Making a low carb beer

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Jtvann

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I have a request for a low carb beer. The obvious solution is to use glucoamylace. I've made a very delicious brut ipa before, but the request is for various other styles. One in particular is a rauchbier.

So the question stands, how to make a decent tasting low carb beer. I'm assuming that sticking to making a regular beer and just adding enzyme, while making it lower carb, might end up tasting like trash.

Suggestions?
 

bracconiere

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Reduce sulfate and increase chloride and sodium.

must be why that brew i used sulphuric acid in wasn't that good...i realized afterward i should have used HCl.....lol

not to completly hijack, but most people know i add gluco to everything...would i be better off using pool acid to acidify my mash instead of epsom salt? (and that's a serious quality question, i could probably get away with just a couple drops of HCl, i have to add like a tablespoon of epsom salt)

and i think that's still on topic....
 

RPh_Guy

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must be why that brew i used sulphuric acid in wasn't that good...i realized afterward i should have used HCl.....lol

not to completly hijack, but most people know i add gluco to everything...would i be better off using pool acid to acidify my mash instead of epsom salt? (and that's a serious quality question, i could probably get away with just a couple drops of HCl, i have to add like a tablespoon of epsom salt)

and i think that's still on topic....
Most people use lactic acid. Phosphoric acid is good too, but significantly more hazardous. Most mash pH prediction tools use one of these two acids. Other acids can be used if you want to do the calculations yourself.

"Epsom salt" is not good for mash acidification in general because it may add excessive amounts of magnesium and/or sulfate before reaching a target pH.
Hydrochloric and sulfuric acids are not good options because they are dangerous.
 
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bracconiere

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Other acids can be used if you want to do the calculations yourself.

i have a meter, and protective eye wear...and we're only talking about a slight pour into a glass container and an eyedropper for a couple drops, i have running water readily available if i get any on my skin....think i'll stop using the epsom salts...(but if you'd want to enlighten me as to why a acid base salt would lower the ph i'd be grateful...different project)


and no! ph adjustment isn't even required for brewing! just if you're worried about a few cents on a 10 gallon batch, lol (for the newbies)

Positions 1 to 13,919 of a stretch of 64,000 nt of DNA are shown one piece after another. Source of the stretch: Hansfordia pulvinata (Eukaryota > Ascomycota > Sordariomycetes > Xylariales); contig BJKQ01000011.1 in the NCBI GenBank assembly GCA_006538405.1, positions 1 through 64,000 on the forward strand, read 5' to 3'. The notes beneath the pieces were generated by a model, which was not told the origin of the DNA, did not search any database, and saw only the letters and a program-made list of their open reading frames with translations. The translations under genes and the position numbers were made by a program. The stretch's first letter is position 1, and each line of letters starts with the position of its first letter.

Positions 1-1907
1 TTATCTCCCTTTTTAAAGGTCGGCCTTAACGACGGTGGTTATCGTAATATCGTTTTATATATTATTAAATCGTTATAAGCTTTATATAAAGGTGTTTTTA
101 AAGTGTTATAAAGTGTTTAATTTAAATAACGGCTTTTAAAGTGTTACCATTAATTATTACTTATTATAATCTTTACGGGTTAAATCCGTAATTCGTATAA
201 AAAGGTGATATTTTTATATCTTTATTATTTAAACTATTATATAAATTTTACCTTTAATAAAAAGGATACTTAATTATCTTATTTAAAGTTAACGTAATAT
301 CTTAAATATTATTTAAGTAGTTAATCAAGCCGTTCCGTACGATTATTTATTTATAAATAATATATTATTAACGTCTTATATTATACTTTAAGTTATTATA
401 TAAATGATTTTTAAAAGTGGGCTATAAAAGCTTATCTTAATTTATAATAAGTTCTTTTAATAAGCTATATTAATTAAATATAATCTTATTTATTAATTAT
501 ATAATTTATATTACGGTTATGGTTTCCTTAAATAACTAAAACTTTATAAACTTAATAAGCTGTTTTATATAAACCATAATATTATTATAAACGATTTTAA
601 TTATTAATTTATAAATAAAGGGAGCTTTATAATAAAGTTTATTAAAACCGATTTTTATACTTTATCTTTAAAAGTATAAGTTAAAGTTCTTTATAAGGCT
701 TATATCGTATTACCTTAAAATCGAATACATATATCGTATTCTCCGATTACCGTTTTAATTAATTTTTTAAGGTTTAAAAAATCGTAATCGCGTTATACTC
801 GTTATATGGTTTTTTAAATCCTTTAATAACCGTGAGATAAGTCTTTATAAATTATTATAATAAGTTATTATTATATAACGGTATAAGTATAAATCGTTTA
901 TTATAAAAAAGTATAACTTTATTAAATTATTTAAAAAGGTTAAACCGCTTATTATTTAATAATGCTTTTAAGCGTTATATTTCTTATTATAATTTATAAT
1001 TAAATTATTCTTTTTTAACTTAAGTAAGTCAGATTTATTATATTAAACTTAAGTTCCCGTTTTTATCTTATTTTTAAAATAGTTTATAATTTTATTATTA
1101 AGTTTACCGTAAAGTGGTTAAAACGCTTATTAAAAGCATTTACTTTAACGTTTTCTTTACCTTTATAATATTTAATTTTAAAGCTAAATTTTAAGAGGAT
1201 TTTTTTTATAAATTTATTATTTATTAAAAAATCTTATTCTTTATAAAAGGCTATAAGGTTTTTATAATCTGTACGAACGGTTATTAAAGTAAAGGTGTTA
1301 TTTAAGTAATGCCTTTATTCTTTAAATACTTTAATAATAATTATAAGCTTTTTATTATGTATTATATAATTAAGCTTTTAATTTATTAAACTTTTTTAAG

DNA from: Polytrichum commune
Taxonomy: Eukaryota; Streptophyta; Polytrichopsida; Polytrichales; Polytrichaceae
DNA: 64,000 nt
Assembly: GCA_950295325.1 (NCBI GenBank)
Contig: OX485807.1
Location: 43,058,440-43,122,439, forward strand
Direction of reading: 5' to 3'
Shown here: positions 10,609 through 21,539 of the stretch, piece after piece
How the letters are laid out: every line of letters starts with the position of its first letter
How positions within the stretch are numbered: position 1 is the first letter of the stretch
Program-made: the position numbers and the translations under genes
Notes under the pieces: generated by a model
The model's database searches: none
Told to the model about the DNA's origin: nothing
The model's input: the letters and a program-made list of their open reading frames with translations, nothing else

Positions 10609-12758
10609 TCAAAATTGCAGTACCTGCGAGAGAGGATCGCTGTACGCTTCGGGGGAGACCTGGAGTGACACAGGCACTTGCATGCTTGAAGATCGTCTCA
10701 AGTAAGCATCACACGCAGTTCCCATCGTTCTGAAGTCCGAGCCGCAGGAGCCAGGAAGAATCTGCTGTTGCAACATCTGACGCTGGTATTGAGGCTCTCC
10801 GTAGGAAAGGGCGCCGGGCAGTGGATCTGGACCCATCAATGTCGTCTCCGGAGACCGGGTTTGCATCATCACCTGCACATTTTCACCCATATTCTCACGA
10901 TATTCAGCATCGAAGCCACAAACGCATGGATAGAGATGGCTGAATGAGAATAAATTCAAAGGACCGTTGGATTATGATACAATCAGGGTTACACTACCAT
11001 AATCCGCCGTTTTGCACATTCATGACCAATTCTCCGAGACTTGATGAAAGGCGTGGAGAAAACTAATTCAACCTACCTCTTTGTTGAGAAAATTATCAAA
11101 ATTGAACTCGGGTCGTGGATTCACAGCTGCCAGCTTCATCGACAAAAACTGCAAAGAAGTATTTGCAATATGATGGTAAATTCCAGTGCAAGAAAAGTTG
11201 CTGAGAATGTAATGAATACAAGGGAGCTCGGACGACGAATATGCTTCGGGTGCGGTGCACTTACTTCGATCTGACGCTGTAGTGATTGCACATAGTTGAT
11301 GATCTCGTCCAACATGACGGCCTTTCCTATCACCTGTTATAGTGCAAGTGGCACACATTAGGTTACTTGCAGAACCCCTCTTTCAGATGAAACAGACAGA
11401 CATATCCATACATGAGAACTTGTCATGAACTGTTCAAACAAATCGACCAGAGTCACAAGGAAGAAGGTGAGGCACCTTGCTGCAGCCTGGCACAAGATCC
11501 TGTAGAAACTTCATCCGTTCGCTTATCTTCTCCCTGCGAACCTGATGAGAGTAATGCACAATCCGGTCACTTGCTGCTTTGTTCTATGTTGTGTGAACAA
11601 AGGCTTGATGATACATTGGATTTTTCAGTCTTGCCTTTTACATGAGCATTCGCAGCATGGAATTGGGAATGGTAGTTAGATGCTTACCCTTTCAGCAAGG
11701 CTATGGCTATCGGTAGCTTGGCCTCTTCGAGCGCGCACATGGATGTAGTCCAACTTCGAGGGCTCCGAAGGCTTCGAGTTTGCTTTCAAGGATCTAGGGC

edit: i think my original question was, how much do sulfates effect dry beers?
 

Brooothru

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Here's an easy recipe I made for a hoppy low carb ale. You can substitute hops and yeast to suite your needs. It's less than 100cal and 3g carbs per 12oz at 4%abv.
https://www.brewersfriend.com/homebrew/recipe/view/919381/alchorexia-95cal-3g-carb-hoppy-ale

Good, solid and simple recipe (as well as highly modifiable) for creating a low carb/low calorie beer. Of course, the key to driving down carbs is hydrolyzing all the available starches with amyloglucosidaise. That's how the recipe can start with a 1.030 OG and still get an ABV greater than 4% and an FG < 1.000. Watch out Miller Lite and Michelob Ultra!

The mantra, "Life begins at 60... 1.060" may get replaced with, "How low can you go?"

Brooo Brother
 
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Jtvann

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So I've only used enzyme once in a brut ipa. It turned out perfect for what I was looking for. Final gravity got down to 0.95

Beersmith is estimating that my planned lager will only get to 1.008. Is there something different in the fermentability of lager yeast vs ale? I was hoping to get in the same neighborhood.

I'm aiming for a strong smoked lager flavor. My last attempt used smoked malt, pilsner and Vienna. Small dose of lemondrop hops to get bitterness and flavor. Saflager 34/70. I'm aiming for a no more than 5% ABC, no less than 4.5%. Id like the fg to be as low as attainablely possible. Smoked malt and pilsner were in equal amounts with Vienna being a very low, less than 15% of grist. Probably 44/44/12 ratio.

Cant decide if I'm just not going to hit numbers as I planned, or if beersmith is just wrong in its estimation of final gravity.

Any thoughts?
 

RPh_Guy

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Beersmith is estimating that my planned lager will only get to 1.008. Is there something different in the fermentability of lager yeast vs ale? I was hoping to get in the same neighborhood.
BeerSmith doesn't account for the enzyme.
 
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